This study is designed as a prospective, single-centre cohort study, with follow-up period 6 months postdischarge.
This study will be conducted at the Royal Melbourne Hospital (RMH), Melbourne, Australia, a tertiary metropolitan hospital that admits over 2000 ICU patients and with a surgical volume of over 25 000 operations annually. Enrolment and follow-up are expected between February 2017 and December 2018.
Inclusion and exclusion criteria
Patients are eligible if they are:
Aged ≥65 years on admission for any surgery (emergency or elective).
Aged ≥50 years on admission to the ICU for any indication.
Provide written informed consent (or the person responsible in the event of incapacitation).
Patients are ineligible if they are:
Non-English speaking (or the person responsible is non-English speaking).
Admitted to the ICU or operating theatre for reasons of organ retrieval.
Data collection (routine for all patients)
Baseline demographics: preoperatively (surgical patients) or on admission to the ICU (ICU patients): age, gender, height and weight will be collected.
Surgical data: operative type (surgical specialty)/severity (defined according to the P-POSSUM scoring system), blood loss and American Society of Anesthesiology score will be recorded.
ICU data: routine ICU data collected (relating to the entire ICU admission episode) will include mechanical ventilation, renal replacement therapy, cardiac arrest, inotropes/vasoactive infusions, Acute Physiology and Chronic Health Evaluation (APACHE) III illness severity score and presence of any limitations to medical treatment.
Other hospital data: routine data recorded on admission for RMH patients (and common to most health services) will be used to generate a frailty index, consisting of 36 health deficits (table 1). Data will be derived from the falls risk assessment and management plan (RMH form designation: form IP8L), malnutrition risk assessment and management plan (IP63C), pressure injury prevention plan (IP8G), daily nursing care plan (IP8F), and nursing admission and assessment (IP8). Chosen deficits increase in prevalence with age and encompass a range of systems associated with health status.
Data collection (additional, by study investigators)
Additional admission data: the Katz Index of independence in activities of daily living and Charlson comorbidity score will be collected, with information added to the frailty index (table 1) below. Data related to surgical risk stratification will be collected, including the P-POSSUM Score,14 albumin and lactate (where available), and will be compared with the frailty index for prediction of secondary outcomes listed.
Other frailty measurements: the Clinical Frailty Score10 and the Edmonton Frailty Score15 will both be collected. For patients who are unable to perform the ‘Timed Up and Go Test’ component of the latter scale (eg, emergency surgical or mechanically ventilated ICU patients), a Reported Edmonton score will be derived.16 Data collected represent the health status of the patient prior to the onset of acute illness.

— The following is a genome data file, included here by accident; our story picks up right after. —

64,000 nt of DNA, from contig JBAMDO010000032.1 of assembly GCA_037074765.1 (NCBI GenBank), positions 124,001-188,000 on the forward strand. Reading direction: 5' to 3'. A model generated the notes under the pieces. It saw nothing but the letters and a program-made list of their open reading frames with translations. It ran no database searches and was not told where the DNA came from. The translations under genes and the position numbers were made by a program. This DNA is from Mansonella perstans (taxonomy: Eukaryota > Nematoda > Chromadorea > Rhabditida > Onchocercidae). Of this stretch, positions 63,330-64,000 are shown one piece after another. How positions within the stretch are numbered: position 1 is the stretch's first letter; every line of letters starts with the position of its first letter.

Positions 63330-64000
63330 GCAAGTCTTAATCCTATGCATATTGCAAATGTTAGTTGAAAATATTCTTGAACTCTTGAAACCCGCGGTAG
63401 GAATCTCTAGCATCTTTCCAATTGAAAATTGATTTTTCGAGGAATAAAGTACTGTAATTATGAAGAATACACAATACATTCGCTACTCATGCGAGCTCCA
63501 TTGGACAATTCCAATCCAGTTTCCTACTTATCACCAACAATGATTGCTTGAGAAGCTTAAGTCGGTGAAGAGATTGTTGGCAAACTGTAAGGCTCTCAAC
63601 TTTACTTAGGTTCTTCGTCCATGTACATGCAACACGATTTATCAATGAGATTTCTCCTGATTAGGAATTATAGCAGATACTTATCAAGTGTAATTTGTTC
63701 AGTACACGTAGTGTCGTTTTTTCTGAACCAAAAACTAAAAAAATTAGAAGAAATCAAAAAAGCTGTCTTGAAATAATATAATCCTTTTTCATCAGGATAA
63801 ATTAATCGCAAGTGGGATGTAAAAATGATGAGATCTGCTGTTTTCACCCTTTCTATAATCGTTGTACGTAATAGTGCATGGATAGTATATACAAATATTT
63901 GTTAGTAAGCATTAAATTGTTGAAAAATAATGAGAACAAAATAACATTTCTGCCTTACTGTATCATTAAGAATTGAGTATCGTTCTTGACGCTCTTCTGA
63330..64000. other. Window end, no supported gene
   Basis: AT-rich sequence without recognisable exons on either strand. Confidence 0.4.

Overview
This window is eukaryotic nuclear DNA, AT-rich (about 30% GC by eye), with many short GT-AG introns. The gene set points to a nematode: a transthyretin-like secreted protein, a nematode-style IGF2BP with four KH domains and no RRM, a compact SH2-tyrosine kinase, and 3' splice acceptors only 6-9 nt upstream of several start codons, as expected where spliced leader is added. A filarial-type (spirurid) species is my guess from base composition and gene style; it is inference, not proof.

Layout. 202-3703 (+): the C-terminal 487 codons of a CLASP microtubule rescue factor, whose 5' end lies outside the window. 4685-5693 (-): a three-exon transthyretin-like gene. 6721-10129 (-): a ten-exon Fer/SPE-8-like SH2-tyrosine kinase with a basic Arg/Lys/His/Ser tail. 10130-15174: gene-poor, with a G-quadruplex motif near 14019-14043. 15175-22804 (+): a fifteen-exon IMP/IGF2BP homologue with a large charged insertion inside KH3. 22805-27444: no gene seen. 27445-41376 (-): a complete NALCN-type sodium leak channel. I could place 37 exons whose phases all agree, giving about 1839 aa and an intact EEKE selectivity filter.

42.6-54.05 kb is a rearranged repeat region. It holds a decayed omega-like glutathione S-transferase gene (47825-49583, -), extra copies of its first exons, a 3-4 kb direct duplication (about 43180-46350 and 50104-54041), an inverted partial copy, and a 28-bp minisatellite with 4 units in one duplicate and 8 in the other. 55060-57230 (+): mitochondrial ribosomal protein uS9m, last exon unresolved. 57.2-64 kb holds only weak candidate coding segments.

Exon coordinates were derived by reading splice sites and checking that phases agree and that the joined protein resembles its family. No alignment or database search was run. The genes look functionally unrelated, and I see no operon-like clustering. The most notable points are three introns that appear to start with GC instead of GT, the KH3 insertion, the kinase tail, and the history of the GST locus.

Health asset data: the health assets index developed by Gregorevic et al 17 will be used, with data collected including educational level, family proximity, financial means, social engagement and psychosocial well-being (representing patients’ baseline state prior to hospital admission).
Outcomes: endpoints collected will include in-hospital mortality (primary outcome); length of stay (time in days between either admission to the intensive care unit and discharge from hospital, or surgical operation and discharge from hospital); discharge destination (including new non-home discharge, including assisted living facility, rehabilitation or other acute hospital location); and postoperative/ICU complications (acute myocardial infarction, cardiac arrest, sepsis, acute pulmonary oedema, deep venous thrombosis, pulmonary embolism, stroke/transient ischaemic attack, wound infection, unplanned return to operating theatre, unplanned ICU/HDU admission) (all secondary outcomes). The outcome assessors will have access to frailty information collected.
6-month follow-up: health-related quality of life (EQ-5D scale), place of residence (home, residential care facility and hospital) and Clinical Frailty Scale will be recorded. A scripted telephone text will be used, proven feasible and valid in both geriatric populations and ICU survivors.18 19 In addition, we believe that this study will be the first to administer the Clinical Frailty Scale by telephone, thus will provide an assessment of its feasibility through this modality.
We will calculate a frailty index score for each patient with ≥80% non-missing health deficit scores.20 A frailty index score will be derived for each patient as the sum of the deficit scores divided by the total number of non-missing deficit scores thus ranging from 0 (no deficits) to 1 (all deficits). Patients with a frailty index score of ≥0.25 will be considered frail.21 A histogram and descriptive statistics of the frailty index scores will be provided for the entire patient sample and by surgical/ICU patients, gender and age. Mean frailty index scores will be plotted versus age for all patients and by surgical/ICU status. A linear regression analysis of the frailty index on age will be performed and by surgical/ICU status to obtain the rate of accumulation of health deficits over age, in case of positive skewness, the frailty index scores may be log transformed before analysis. A random sampling procedure using 80% of frailty index items without replacement will be used and repeated several times to investigate the impact of an individual item on the rate. This approach has been successfully used in similar studies of frailty indices.22